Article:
Putnam in lab
Assistant Professor William “Billy” Putnam holds a vacuum microelectronic device. Putnam is collaborating with Distinguished Professor Neville Luhmann on a project to develop the first vacuum microelectronic device capable of sensing infrared waves, which could greatly advance environmental analysis and medical diagnostic technologies. (R. Paul Villaluz/UC Davis)

Across the Spectrum

How researchers in the Department of Electrical and Computer Engineering are advancing science in electromagnetics

When it comes to innovating within applied electromagnetics, Assistant Professor William "Billy" Putnam has found that the best way to move forward is to look toward the past. 

Putnam's research in the Department of Electrical and Computer Engineering at the University of California, Davis, involves controlling electrons and photons at extreme timescales to build specialized sources of electromagnetic waves and detectors for these waves. In short, he says he is "making big science small" — that is, translating technologies that have been used to make high-power, large-scale systems to compact platforms in a way that could create futuristic sensors and detectors that would improve everything from environmental monitoring to medical diagnostics. 

It is research at an ultrafast frontier, and Putnam says that he and his team can pursue this research because they have delved into what other scientists sometimes call the "old-fashioned" science of vacuum microelectronics, thanks to Distinguished Professor Neville Luhmann and his laboratory.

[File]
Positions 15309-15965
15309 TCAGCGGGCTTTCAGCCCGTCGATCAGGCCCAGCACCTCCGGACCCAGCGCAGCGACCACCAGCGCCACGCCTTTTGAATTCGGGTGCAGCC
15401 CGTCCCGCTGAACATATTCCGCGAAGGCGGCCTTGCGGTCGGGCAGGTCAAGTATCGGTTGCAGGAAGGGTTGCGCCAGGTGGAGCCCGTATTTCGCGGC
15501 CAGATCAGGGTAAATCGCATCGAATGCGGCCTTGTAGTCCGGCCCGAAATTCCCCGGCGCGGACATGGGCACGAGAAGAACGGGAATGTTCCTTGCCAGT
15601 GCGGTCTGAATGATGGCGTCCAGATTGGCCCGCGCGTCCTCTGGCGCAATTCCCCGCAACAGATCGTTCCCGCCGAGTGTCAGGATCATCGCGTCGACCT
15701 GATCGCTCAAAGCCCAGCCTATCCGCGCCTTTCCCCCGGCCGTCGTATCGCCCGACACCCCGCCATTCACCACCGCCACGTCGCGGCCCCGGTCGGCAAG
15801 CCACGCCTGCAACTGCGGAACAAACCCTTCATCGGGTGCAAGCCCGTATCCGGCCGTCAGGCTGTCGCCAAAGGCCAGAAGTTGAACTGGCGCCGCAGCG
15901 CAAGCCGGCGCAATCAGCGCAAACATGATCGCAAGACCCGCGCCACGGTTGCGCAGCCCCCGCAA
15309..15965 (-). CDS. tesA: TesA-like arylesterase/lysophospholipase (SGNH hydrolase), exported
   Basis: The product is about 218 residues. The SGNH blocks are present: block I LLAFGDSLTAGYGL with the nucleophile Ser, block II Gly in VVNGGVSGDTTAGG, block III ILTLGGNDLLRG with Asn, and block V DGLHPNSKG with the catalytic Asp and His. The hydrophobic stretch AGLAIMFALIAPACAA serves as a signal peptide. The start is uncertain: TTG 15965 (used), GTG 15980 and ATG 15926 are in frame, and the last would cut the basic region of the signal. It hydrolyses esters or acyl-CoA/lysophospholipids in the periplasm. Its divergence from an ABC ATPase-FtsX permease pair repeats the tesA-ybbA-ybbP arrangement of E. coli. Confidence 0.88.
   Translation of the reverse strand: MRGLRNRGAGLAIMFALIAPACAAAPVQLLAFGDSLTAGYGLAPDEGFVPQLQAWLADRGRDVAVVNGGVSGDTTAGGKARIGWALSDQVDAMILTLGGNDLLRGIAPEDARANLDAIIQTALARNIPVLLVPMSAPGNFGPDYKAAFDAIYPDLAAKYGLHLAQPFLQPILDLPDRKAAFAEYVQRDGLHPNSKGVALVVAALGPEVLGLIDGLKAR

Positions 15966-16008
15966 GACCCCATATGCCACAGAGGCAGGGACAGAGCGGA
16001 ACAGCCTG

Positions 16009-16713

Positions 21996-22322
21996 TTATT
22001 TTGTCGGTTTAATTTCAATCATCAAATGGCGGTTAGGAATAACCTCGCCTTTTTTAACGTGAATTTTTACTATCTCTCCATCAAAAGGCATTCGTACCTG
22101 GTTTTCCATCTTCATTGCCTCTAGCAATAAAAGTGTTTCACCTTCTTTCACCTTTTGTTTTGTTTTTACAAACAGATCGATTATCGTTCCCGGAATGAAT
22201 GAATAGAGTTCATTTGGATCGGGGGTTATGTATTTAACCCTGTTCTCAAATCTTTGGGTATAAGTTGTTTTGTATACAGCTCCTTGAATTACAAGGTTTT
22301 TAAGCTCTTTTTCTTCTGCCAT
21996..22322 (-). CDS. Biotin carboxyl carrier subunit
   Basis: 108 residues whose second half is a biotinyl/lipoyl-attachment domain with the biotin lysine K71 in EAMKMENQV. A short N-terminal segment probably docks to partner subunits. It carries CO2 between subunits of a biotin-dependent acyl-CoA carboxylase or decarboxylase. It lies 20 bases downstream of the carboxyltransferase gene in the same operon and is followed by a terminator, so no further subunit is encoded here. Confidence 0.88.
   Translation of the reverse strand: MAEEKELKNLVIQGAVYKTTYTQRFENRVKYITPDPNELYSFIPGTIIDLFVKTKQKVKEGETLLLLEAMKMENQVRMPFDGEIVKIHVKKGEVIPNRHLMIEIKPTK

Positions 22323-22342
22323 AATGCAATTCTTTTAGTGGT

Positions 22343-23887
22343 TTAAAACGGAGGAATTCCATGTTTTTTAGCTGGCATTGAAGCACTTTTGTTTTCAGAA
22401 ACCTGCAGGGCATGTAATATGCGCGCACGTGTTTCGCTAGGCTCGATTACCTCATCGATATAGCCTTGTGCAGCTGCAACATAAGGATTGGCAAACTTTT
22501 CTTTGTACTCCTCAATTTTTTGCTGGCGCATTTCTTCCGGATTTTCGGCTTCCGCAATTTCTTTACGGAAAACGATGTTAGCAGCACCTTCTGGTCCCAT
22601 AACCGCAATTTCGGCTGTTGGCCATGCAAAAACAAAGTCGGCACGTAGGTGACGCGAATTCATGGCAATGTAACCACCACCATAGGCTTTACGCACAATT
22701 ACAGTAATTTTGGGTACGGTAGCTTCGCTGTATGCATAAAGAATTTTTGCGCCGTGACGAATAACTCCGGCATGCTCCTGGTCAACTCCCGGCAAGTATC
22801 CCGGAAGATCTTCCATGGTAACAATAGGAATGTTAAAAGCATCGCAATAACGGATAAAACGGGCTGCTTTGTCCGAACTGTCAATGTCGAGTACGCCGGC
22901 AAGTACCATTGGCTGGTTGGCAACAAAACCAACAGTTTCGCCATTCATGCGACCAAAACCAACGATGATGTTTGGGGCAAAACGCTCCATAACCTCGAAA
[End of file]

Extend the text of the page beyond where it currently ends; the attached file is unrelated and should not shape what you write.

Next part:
"Usually when you say vacuum tube, people think, 'Oh, that's old fashioned; That's back when electronics filled up rooms,'" Putnam said. "But, in actuality, there is incredible vacuum tube technology developed and refined over the past 100 years that is still the best way we have for amplifying certain electromagnetic waves. So, this partnership with Professor Luhmann has allowed me to innovate in ways that otherwise wouldn't be possible."  

The Luhmann Lab 

Luhmann is an internationally regarded researcher and educator in the areas of high-power-microwave and millimeter-wave devices and systems, basic plasma physics, microwave plasma interactions, and innovative millimeter-wave diagnostics and instrumentation.  

He has authored about 300 publications on the topic and has won numerous awards for his outstanding contributions and leadership to his field, including the Kenneth J. Button Award from The Institute of Physics and the Plasma Science and Applications Committee Award from the Institute of Electrical and Electronics Engineers. He's currently working on projects related to nuclear fusion energy and diagnostic technology — something he has been a leader in since the 1970s. 

"What I've tried to do is help and collaborate," Luhmann said. "Billy has used my lab space and equipment, which has helped him jumpstart his research. He's gotten quite a bit of funding from a variety of agencies. In that small way, I'm hoping I've helped him." 

In addition to him being a vault of knowledge on the topic, Putnam said Luhmann's lab facilities are extremely rare.